My first job as a paid youth pastor was in a church of about 250 people. On a good youth group night we had 15 kids. On a bad night, we had three or none, depending on which key kids had offended each other that week. It's humiliating to fit your entire youth group in a Chevy Sprint and have one seat belt left over.
Our first retreat was truly an ordeal. Several kids refused to take part in an encouragement session because, in their words, "I have nothing nice to say." The day after this debacle was over, I scrawled in my day planner a list of pros and cons about the retreat. The only pro I could come up with was "No loss of life."
The group was unhealthy, to say the least.
Inside, I was haunted by feelings similar to those I have when I see my dad exercising in a track suit and dress shoes. Something just didn't fit. My ministry didn't connect with the kids. In frustration, I searched out anything I could find on the changing nature of youth culture. When I resurfaced from this obsession, I took a step back. I saw two key principles.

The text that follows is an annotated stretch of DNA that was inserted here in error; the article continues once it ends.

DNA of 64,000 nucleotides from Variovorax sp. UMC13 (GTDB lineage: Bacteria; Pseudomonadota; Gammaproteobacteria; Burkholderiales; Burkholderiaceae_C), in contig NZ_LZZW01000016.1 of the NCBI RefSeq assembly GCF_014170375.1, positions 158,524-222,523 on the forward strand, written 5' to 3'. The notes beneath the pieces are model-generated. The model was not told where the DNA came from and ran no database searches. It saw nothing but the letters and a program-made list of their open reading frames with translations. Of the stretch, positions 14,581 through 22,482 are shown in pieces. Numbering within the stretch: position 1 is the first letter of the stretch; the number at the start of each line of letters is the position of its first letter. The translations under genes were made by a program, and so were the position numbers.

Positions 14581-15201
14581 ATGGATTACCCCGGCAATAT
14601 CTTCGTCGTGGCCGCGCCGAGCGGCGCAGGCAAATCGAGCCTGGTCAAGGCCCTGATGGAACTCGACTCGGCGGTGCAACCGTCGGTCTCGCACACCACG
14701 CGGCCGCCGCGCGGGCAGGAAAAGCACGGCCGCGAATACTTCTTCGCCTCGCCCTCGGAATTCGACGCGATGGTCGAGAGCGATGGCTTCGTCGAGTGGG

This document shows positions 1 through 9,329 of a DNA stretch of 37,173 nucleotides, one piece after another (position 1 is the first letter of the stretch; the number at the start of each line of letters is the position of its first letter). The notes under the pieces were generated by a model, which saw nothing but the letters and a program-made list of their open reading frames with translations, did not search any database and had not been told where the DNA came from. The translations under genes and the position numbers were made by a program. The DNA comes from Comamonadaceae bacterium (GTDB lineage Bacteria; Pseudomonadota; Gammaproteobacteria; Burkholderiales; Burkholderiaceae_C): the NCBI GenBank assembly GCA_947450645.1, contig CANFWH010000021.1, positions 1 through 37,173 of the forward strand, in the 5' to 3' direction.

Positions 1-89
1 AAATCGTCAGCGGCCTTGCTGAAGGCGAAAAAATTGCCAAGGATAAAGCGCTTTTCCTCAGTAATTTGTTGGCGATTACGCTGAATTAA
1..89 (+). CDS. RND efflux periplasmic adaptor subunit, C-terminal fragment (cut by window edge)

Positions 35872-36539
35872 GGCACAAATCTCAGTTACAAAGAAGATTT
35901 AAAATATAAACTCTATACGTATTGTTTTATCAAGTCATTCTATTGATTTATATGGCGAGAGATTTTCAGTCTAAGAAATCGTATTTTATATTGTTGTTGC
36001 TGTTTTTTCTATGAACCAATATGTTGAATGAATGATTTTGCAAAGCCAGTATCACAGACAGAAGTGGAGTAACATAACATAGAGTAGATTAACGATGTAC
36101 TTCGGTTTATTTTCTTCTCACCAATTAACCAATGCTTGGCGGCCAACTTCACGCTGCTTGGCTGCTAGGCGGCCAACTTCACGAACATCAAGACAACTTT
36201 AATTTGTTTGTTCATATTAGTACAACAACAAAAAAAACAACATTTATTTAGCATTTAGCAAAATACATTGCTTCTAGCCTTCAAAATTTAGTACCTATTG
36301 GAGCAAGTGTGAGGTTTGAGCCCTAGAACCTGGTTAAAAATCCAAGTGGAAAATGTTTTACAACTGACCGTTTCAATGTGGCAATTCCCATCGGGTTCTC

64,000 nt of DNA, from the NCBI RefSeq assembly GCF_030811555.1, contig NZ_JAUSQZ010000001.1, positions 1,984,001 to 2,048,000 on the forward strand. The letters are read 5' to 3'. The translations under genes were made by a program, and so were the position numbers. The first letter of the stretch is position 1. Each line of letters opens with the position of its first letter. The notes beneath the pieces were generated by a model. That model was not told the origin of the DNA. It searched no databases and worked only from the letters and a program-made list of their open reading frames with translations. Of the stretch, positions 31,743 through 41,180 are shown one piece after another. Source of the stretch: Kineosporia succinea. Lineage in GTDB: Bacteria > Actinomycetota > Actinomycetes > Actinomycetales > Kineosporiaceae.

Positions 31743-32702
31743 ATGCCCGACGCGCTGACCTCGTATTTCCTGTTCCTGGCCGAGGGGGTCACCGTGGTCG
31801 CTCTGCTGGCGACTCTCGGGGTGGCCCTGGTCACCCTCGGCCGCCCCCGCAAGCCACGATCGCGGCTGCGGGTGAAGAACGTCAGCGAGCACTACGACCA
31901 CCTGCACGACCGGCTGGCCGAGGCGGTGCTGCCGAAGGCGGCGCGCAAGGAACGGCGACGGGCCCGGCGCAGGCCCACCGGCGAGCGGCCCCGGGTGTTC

1. "Who" is more important than "what." Youth ministry has its natural wonders. Here's one of them: You schedule, plan, and promote an event way in advance. Then, on the night of the event, 15-year-old Susie invites a few people over for a video, and she attracts twice as many kids as you do.
Teenagers are more concerned that someone from their friendship cluster attends the event than that you got your bulletin announcement in on time. The bottom line: If they come, it's usually because someone who'll be there cares about them.
2. Friendships are the big attraction. The most important thing to teenagers today is not family, success, or comfort—it's friendships. Survey after survey confirms ...